Point of attention: do not introduce the LPG until downstream of the intercooler, or you may experience the hood-removing mother of all backfires.
    Thanks Frits, Ive been considering adding an intercooler AND LPG boost to my Ford Transit Race Transporter. Now I know where (or Not) to place it.

    cheers, Daryl.

  8. #2198
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    H1r worth writing home about but only in the early 70's

    https://www.cycleworld.com/how-does-stress-concentration-affect-motorcycle-engine


    Kinky is using a feather. Perverted is using the whole chicken

  9. #2199
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    Quote Originally Posted by husaberg View Post
    H1r worth writing home about but only in the early 70's

    https://www.cycleworld.com/how-does-stress-concentration-affect-motorcycle-engine
    Not found, try this one:

    https://www.cycleworld.com/how-does-...orcycle-engine

  10. #2200
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    Quote Originally Posted by tjbw View Post
    yeah i tried a direct link to the video, it didnt work. Not sure about the silly music though.


    Kinky is using a feather. Perverted is using the whole chicken

  11. #2201
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    Yes, he's absolutely correct and starting out as a fitter & turner I learnt that one early on in the piece - the japanese are good engineers, but seem to have omitted all this knowledge in the interest of cheaper production.

    Another thing, the British Whitworth thread is superior with it's rounded thread form but again it's probably cheaper to use the sharp corners of the present day metric thread forms! (this BTW also includes the American or unified thread form.)
    Freedom of speech is important but if what we say is considered incorrect by our peers, they will quickly put us right.
    P.C. will eventually destroy our right to tell the truth.

  12. #2202
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    Quote Originally Posted by WilDun View Post
    Yes, he's absolutely correct and starting out as a fitter & turner I learnt that one early on in the piece - the japanese are good engineers, but seem to have omitted all this knowledge in the interest of cheaper production.

    Another thing, the British Whitworth thread is superior with it's rounded thread form but again it's probably cheaper to use the sharp corners of the present day metric thread forms! (this BTW also includes the American or unified thread form.)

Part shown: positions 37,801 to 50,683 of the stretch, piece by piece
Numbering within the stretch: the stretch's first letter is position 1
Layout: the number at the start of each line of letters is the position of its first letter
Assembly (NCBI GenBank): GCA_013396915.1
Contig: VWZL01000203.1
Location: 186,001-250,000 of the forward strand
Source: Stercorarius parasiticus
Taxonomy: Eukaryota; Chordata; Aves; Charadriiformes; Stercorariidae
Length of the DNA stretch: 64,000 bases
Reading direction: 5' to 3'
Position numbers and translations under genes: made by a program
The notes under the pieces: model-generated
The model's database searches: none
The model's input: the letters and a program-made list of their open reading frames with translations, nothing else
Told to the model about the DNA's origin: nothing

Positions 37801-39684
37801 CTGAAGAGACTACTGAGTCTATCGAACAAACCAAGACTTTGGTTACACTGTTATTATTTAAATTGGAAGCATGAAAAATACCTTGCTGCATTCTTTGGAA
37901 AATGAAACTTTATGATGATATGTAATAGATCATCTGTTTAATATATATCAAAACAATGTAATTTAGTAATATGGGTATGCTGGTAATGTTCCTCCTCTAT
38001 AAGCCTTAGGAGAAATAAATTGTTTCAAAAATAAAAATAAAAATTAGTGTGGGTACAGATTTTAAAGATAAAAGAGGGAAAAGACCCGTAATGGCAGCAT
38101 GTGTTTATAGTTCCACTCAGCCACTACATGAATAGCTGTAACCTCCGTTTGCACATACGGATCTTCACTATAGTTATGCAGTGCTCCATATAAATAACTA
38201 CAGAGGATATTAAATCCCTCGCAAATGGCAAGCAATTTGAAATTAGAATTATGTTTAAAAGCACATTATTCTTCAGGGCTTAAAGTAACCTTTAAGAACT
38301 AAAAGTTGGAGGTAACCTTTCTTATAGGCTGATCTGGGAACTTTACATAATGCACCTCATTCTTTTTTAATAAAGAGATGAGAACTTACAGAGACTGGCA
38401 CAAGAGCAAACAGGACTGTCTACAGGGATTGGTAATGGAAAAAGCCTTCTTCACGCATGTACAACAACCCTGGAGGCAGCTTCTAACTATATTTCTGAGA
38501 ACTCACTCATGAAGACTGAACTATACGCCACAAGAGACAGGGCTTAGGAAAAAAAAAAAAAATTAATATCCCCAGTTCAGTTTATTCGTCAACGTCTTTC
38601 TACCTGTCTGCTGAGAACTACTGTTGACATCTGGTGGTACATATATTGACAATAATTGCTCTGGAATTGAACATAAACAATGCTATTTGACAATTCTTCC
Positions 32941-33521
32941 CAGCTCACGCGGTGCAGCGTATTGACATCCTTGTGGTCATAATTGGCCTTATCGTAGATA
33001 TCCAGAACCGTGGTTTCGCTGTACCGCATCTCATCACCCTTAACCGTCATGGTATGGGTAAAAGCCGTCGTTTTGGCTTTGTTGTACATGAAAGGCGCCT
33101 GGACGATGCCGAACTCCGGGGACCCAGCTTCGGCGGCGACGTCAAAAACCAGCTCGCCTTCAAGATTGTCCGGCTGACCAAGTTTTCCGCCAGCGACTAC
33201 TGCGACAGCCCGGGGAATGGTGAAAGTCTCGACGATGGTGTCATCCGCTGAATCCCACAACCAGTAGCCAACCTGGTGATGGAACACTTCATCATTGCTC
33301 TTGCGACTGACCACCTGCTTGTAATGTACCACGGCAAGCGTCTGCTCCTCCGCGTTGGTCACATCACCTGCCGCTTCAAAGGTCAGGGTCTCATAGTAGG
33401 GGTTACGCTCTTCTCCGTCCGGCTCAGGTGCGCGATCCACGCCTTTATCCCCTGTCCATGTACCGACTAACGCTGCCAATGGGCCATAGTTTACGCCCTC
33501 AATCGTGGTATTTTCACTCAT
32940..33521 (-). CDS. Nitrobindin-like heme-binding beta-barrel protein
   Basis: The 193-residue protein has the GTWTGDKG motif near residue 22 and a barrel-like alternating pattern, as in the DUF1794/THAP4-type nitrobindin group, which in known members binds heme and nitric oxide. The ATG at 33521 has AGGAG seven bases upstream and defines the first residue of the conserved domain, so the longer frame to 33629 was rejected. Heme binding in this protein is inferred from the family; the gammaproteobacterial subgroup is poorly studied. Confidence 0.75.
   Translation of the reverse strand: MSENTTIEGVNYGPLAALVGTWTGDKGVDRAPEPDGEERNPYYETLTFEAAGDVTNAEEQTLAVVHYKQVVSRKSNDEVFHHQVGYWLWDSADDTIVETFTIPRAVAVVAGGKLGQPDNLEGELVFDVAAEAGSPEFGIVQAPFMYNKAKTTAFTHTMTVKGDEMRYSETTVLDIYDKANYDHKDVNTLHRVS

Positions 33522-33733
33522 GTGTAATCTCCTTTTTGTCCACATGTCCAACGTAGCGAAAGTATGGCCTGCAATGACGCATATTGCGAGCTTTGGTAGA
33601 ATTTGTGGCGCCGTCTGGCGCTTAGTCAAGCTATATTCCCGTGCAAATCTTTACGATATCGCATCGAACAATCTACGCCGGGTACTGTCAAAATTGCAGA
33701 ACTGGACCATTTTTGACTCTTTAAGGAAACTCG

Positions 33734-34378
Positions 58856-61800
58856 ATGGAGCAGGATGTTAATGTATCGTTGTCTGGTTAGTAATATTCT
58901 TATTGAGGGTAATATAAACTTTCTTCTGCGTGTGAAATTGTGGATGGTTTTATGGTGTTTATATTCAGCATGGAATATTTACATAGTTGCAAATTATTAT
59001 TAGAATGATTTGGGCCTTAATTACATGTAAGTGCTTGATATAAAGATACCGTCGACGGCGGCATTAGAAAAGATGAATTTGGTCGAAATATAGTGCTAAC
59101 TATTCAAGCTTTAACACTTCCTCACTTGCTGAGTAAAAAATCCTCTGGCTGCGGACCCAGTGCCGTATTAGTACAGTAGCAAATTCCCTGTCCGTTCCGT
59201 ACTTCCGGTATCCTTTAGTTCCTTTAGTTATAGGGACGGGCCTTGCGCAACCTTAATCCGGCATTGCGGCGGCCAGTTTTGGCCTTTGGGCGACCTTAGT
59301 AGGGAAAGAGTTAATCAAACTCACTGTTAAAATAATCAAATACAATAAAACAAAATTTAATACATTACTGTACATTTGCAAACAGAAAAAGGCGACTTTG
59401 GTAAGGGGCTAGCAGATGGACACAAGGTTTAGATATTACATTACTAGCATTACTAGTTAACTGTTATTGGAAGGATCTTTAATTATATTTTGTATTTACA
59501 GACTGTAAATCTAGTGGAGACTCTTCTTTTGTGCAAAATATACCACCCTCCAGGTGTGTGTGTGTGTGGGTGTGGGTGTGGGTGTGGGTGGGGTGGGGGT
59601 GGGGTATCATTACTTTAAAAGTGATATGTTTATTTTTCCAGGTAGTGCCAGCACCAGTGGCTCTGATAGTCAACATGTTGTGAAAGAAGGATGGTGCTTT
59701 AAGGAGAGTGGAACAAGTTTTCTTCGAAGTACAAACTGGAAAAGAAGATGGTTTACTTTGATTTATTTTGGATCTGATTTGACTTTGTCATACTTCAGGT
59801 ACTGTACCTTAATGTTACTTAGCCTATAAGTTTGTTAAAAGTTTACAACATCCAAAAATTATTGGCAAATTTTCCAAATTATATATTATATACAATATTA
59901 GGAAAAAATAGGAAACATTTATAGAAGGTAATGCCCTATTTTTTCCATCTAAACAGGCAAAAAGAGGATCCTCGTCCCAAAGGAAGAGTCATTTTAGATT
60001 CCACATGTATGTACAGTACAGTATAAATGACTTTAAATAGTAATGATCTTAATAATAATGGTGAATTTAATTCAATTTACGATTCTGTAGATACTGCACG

All true but the studs used did not give trouble until the Kawasaki three was modified for racing.
    What Cameron omitted to say was The engine he used was likely a modified mach 3 engine that he originally tuned and built up to racing spec.
    I believe that Japanese are masters at just doing enough for what its designed for.
    They would have likely spec'd a different stud in the real H1R.
    That said Camerons later H2 that he built in a couple of weeks was also faster than the Kawasaki fielded by Team Hansen.


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  13. #2203
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    FWIW, the H2 cases to turn them into H2R cases, had several stud base areas built up with weld.
    I've got a Cycle World article here with a pic of a pile of cases with the welds visible.

    I've also seen H1 cases with stud base areas cracked out of them...
    Reason is a tool - remember where you left it..... The late, great, John Clarke

  14. #2204
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    Quote Originally Posted by Grumph View Post
    FWIW, the H2 cases to turn them into H2R cases, had several stud base areas built up with weld.
    I've got a Cycle World article here with a pic of a pile of cases with the welds visible.

    I've also seen H1 cases with stud base areas cracked out of them...
    I wouldn't mind seeing thoses pics and write ups.
    He talks about the Boston cycles racing kawasakis h1 and H2 but doesn't have a lot of pics in TDC.


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  15. #2205
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    Quote Originally Posted by husaberg View Post
    I wouldn't mind seeing thoses pics and write ups.
    He talks about the Boston cycles racing kawasakis h1 and H2 but doesn't have a lot of pics in TDC.
    I've got the initial Cycle World articles about the H2R and the TR750. Jody Nicholas was on staff and riding for Suzuki at the time so he's written the TR article - with riding impressions in Japan. Ivan Wagar i think did the writeup for the H2R and rode it in Japan.

    The early flexy flier TR makes interesting comparison to the final one analysed by Jennings in Cycle mag some years later. I have nothing on the later air cooled H2R or the water cooled version.

    Let me know next time you're over here and I'll hunt them out - but I want them back !!!
    Reason is a tool - remember where you left it..... The late, great, John Clarke